Life has been indescribably difficult lately. The Psalm that says “my tears have been my food day and night” is one I can definitely relate to more than ever before at the moment.
I don’t want to write. I don’t want to sing. I don’t want to dance. If I do any of those things it is forced. I can’t say I enjoy them right now. What do you write about when the world has brought so much pain that you can’t even write about it?
Yesterday two friends shared this with me. It is a personal favorite hymn of mine, but I don’t think I was prepared for what I heard.
Turn off the lights. Lay down. Or sit comfortably. Close your eyes. Press play. And just meditate on the sweetest most soul gripping arrangement I have ever heard.
This is from Thabiti Anyabwile’s guest blogger Joanni. You can find the whole post here.
This series has to do with making unhelpful comparisons between Slavery and Abortion. Joanni goes on to post a few guest posts specifically on empathizing with the pain of those who have had abortions. Though the subject matter is directed at a particular type of pain and suffering, I find her section on comparison invaluable to anyone who wants to be a good friend or listener to those in pain.
1. Comparisons make me feel like it is somehow my fault that I hurt deeply. Possibly we have said, “You’ll get over this. Other people have gone through way harder things and they overcame. Their issues seem worse than yours, and yet you are still hurting about this?” And I heard, “YOU need to suck it up, YOU are being a baby about your pain and others are stronger than you.”
And my heart hurt worse.
2. Comparisons make me think you aren’t really listening to my heart cry, and maybe don’t understand the specific nature of my pain. Sometimes we have even interrupted before others are finished stuttering to try explaining the nature of their hurt, and then we said, “You’ll get through this. There are pains far worse, and I know so n’ so who went through a tragedy, and she kept a smile on her face the entire time. Nobody even prayed with her once, or gave her any encouragement.” I then thought about how I didn’t even get to finish my outcry, and maybe I should just stay silent and be strong alone.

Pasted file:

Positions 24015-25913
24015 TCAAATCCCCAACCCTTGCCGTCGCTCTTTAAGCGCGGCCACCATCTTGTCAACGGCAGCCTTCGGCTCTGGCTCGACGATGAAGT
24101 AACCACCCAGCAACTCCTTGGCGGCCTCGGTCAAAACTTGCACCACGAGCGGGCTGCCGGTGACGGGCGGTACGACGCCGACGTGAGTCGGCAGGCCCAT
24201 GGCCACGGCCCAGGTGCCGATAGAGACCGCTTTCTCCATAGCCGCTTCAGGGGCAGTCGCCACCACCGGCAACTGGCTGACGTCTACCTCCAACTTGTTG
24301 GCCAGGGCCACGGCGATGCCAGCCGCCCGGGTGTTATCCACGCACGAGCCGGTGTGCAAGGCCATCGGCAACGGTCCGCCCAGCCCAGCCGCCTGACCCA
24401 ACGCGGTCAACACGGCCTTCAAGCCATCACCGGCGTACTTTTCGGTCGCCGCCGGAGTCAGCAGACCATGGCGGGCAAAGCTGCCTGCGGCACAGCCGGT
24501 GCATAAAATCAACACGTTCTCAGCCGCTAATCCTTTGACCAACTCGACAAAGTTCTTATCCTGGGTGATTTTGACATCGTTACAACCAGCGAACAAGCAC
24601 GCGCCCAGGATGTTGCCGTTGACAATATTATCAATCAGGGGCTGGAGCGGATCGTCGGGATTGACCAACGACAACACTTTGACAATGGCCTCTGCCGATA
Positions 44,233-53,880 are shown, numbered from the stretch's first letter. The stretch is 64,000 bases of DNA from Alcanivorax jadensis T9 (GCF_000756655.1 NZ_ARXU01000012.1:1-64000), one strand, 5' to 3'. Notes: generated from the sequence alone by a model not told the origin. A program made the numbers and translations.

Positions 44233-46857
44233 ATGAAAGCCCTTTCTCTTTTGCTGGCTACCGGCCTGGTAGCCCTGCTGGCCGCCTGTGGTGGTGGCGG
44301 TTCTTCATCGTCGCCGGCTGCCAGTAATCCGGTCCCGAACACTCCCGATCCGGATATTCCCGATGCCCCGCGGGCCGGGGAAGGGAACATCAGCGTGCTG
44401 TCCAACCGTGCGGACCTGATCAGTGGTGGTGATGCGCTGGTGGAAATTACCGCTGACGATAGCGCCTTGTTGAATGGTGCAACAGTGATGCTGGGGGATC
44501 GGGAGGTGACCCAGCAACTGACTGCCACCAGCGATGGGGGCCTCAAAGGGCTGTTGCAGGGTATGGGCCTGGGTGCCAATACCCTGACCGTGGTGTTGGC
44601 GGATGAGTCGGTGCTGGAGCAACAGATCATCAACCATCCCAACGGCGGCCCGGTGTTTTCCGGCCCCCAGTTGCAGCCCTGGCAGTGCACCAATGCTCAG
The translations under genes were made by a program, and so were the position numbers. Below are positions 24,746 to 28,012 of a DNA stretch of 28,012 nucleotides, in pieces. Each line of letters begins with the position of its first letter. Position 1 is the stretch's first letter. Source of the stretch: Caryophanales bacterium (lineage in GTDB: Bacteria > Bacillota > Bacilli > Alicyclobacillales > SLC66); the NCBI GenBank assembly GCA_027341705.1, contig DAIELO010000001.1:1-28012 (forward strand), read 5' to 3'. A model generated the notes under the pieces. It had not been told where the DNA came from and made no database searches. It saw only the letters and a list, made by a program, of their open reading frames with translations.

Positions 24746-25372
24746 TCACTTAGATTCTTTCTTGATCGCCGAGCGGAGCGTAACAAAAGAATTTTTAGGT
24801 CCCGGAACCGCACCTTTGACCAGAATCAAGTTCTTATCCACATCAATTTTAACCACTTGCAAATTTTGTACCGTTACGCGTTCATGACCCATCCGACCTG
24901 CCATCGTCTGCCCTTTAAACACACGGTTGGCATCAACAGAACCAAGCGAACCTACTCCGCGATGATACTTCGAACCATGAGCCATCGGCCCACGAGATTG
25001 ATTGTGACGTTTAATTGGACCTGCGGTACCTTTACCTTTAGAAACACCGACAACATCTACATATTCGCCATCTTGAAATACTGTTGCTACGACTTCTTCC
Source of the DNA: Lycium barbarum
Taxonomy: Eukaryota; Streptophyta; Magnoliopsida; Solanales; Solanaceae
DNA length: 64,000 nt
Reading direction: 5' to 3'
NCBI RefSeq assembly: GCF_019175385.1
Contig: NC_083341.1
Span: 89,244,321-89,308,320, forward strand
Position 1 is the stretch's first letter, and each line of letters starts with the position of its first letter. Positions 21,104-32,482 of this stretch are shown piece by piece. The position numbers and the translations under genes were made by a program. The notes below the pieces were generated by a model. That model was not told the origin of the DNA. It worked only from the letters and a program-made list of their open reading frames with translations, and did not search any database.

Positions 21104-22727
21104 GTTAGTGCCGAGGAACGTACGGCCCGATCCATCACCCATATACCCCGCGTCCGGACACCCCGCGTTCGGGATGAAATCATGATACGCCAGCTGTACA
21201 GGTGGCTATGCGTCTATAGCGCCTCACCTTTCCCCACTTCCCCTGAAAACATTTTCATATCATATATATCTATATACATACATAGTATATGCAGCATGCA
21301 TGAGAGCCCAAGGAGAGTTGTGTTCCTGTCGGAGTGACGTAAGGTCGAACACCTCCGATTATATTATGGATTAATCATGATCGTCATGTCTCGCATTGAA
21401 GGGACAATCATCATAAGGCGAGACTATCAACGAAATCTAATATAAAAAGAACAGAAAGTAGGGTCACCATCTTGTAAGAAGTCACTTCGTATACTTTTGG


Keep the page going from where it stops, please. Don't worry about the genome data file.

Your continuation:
And my heart suffered alone.
3. Comparisons make me further look at how helpless and hopeless I really am to move forward… and offers me no solution. “This story reminds me so much of what all so n’ so walked through. You may be going through a divorce, but she had a separation from her estranged daughter for a year and it hurt her badly. So, this is what she did, and you need to do the same thing too!” And we hear, “Your own hurt that you are walking through is not really unique, and you should just hurry and get it figured out by doing what everyone else before you has done.” When others don’t understand my specific pain, and then compare with generalizations my heart wonders if my own hurt has a solution. A solution, even just a tiny step past the pain I’m experiencing today, has to be unique for my situation. Comparison lumps everything together in my mind, and I feel more overwhelmed.
And I wonder if I can face tomorrow.
Do you resonate with listening this way? Do you resonate with being on the receiving end of this kind of comparison?